Sistema Biobolsa’s technology has few competitive alternatives and it has been proven to work in diverse geographies around the world; thus, the company has decided to scale its offering across the globe.

With 500 million small farms around the world, how can Sistema Biobolsa’s impact be replicated?

The Sistema Biobolsa team brought this question to the non-profit International Centre for Social Franchising (ICSF) in early 2016. ICSF and Sistema Biobolsa co-designed a strategy and lean replication model for scaling Sistema Biobolsa to Nicaragua. After the successful opening of its Nicaragua branch, Sistema Biobolsa is now bringing this transformative technology to the African continent, starting with Kenya.

Why Kenya? Kenya has:

· An estimated 1.2 million farms with little biodigester penetration.

· The political will through initiatives such as Vision 2030 supporting its transition to renewable energy sources.

· A business-friendly way of doing business in comparison to other African countries.[2]

The case for replication: Why reinvent the wheel?

Sistema Biobolsa is partnering with ICSF and Miller Center for Social Entrepreneurship, based at Santa Clara University, to provide strategic support for its move to East Africa. Miller Center supported Sistema Biobolsa in 2014 through its flagship GSBI® Accelerator program. Now, Miller Center’s replication initiative will continue to support its expansion into Kenya through strategic connections, funding, and mentorship.

At ICSF, we believe that the social sector can achieve significant transformational change by broadening the reach of what has been proven to work rather than trying to reinvent the wheel. That’s why we are thrilled to be working with Sistema Biobolsa to scale its impact. Stay tuned for updates following our visit to Kenya in February 2017.

[1] Source: Arsenault, C. (2014, October 14). Family farms produce 80 percent of world’s food, speculators seek land. Retrieved from http://www.reuters.com/article/us-foundation-food-farming-idUSKCN0I516220141016

[2] Ranked 92 of 190, 5th highest in Africa. Source: Doing Business (2016). Retrieved from: http://www.doingbusiness.org/rankings

Announcing 17 GSBI Online Social Enterprises for 2017

Photo Credit: Rebel Nell

Photo Credit: Rebel Nell

ANNOUNCING 17 GSBI ONLINE SOCIAL ENTERPRISES FOR 2017

Graffiti artists, egg farmers, and soccer players couldn’t possibly have anything in common - could they? When it comes to fighting poverty they can! Social enterprises from all over the world, working with people from all different kinds of backgrounds, overlap in that all of their missions focus on doing good through business.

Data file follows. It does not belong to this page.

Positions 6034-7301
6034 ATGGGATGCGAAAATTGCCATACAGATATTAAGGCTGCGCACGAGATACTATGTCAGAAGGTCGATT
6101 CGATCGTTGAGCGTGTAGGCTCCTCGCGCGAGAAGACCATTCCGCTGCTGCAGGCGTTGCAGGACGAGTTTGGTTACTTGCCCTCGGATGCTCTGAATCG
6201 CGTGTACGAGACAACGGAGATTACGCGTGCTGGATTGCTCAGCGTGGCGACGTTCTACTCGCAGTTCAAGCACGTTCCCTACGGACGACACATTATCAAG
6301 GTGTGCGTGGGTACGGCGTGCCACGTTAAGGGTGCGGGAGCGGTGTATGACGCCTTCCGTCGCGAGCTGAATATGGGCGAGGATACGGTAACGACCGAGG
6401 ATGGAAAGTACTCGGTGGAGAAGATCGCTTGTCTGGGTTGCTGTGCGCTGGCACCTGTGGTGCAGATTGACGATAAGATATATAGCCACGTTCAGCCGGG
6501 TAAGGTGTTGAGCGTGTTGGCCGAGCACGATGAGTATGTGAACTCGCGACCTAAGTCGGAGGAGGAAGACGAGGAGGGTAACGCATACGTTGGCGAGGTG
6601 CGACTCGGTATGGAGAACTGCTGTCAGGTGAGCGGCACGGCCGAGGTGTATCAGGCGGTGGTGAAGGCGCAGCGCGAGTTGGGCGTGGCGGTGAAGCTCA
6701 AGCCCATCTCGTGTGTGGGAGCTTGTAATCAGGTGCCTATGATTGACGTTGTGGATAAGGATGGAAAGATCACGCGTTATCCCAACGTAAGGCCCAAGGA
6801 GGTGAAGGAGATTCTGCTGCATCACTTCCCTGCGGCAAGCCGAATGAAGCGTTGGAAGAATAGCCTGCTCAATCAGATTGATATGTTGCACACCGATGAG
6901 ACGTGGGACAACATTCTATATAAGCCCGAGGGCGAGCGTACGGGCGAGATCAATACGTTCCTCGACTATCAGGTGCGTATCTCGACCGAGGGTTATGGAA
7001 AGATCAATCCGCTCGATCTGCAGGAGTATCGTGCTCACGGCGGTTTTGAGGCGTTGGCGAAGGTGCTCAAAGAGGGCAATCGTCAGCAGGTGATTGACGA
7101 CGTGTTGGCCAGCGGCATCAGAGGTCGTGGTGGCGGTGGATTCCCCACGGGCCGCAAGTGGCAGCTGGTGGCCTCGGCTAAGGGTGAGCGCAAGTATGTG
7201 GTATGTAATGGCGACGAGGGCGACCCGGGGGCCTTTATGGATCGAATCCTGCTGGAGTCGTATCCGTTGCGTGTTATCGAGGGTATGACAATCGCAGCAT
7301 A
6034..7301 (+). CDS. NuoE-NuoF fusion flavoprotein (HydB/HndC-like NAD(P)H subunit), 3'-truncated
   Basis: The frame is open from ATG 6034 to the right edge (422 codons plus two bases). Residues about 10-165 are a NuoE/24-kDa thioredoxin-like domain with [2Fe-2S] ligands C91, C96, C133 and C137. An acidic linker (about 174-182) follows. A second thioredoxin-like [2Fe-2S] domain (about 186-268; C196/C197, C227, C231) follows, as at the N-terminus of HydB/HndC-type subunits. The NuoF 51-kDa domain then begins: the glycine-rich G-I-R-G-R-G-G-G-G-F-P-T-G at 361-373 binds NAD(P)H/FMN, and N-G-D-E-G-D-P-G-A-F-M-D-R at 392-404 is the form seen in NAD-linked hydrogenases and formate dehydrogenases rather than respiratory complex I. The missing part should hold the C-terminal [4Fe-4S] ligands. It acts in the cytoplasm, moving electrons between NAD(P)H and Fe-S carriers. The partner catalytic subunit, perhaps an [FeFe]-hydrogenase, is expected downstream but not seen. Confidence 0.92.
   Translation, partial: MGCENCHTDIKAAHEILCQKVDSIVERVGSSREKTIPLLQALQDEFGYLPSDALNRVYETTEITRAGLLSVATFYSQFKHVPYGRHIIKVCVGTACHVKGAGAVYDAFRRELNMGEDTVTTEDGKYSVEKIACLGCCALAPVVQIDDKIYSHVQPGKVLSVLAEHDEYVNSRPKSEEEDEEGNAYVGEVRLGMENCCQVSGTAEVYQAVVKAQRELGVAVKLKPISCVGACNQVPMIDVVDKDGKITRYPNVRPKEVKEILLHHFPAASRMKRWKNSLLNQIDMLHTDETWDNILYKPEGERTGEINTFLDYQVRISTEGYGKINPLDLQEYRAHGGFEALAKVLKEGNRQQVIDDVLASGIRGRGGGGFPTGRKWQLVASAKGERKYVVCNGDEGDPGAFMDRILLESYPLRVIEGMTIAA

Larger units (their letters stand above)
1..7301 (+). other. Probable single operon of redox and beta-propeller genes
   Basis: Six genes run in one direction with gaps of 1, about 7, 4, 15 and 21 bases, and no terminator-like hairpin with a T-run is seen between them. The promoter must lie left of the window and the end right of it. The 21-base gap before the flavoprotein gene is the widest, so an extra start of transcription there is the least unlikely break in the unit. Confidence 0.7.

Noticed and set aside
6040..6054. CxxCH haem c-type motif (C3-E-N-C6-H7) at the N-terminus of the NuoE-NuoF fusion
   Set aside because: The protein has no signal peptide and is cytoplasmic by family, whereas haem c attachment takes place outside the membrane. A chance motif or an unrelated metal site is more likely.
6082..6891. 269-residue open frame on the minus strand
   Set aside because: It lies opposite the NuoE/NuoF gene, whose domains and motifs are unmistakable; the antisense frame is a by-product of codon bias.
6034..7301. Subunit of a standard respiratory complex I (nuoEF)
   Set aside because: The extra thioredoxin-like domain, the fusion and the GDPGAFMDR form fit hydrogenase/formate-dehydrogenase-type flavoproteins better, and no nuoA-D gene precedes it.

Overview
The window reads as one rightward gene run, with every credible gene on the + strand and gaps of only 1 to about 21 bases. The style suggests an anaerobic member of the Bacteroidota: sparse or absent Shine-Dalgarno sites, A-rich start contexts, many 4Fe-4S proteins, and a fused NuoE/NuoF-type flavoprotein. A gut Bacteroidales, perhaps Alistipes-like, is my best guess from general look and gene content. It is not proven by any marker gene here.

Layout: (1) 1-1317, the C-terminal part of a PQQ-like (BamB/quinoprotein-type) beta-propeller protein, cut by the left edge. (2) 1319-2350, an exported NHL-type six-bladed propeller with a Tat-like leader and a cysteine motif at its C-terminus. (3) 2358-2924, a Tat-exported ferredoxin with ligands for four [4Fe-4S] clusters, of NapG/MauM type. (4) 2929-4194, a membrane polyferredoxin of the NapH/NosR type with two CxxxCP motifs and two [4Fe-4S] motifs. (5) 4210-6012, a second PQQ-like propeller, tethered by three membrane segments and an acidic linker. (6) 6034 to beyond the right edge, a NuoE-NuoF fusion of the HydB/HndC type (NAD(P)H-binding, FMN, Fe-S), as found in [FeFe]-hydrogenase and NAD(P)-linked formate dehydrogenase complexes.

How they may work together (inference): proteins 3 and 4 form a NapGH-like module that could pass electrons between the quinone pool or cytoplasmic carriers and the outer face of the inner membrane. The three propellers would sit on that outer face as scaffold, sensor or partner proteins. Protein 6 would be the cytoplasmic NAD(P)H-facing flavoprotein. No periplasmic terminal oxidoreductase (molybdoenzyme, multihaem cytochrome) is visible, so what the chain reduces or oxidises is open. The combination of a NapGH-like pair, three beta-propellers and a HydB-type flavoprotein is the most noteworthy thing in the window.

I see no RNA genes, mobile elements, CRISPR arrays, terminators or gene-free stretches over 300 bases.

Seventeen of these social enterprises will begin working closely with Miller Center for Social Entrepreneurship this year to gain support in meeting their goals and scaling their businesses. A common theme among the social enterprises at Miller Center is a focus on “women rising” as a means to end poverty. Women and poverty are closely intertwined as women are most deeply affected by the consequences of poverty and they are simultaneously more likely to re-invest their income in their children and communities. Enterprises like Rebel Nell and Last Mile recognize this dynamic as they reimagine ways to employ and empower women.

POWER TO THE WOMEN, FROM DETROIT TO TANZANIA

Located at opposite ends of the world, Rebel Nell in the United States and Last Mile in Tanzania, together support women rising initiatives through training and employing vulnerable women. Rebel Nell works with women transitioning out of homelessness in Detroit and Last Mile works with impoverished women across the Kilimanjaro region. The homeless women in Detroit are offered a new beginning as they become artisans and receive training in financial independence, among other things. Impoverished women in Tanzania distribute Last Mile’s socially beneficial products and develop new skills while earning a commission on sales. These are just two examples of the ingenious social enterprises working with Miller Center this year. Like Rebel Nell and Last Mile, each organization in the GSBI Online cohort imagines a new way to create more just and sustainable communities. As 2017 begins, we can’t wait to highlight their stories as the social enterprises scale and reach greater impact.

WHAT IS THIS GSBI ONLINE PROGRAM, ANYWAY?

Miller Center is located at Santa Clara University in the heart of the Silicon Valley. The center is dedicated to poverty eradication initiatives through its Global Social Benefit (GSBI®) programs. GSBI Online is a 6-month, virtual program for early-stage social entrepreneurs. Entrepreneurs in the cohort work weekly with Silicon Valley executive mentors to create their business plans, improve their business models and growth strategy, and reach meaningful results. Organizations range in sector type and location, among other details, but they each drive meaningful change in the face of poverty’s many pains and consequences.

LEADING BY EXAMPLE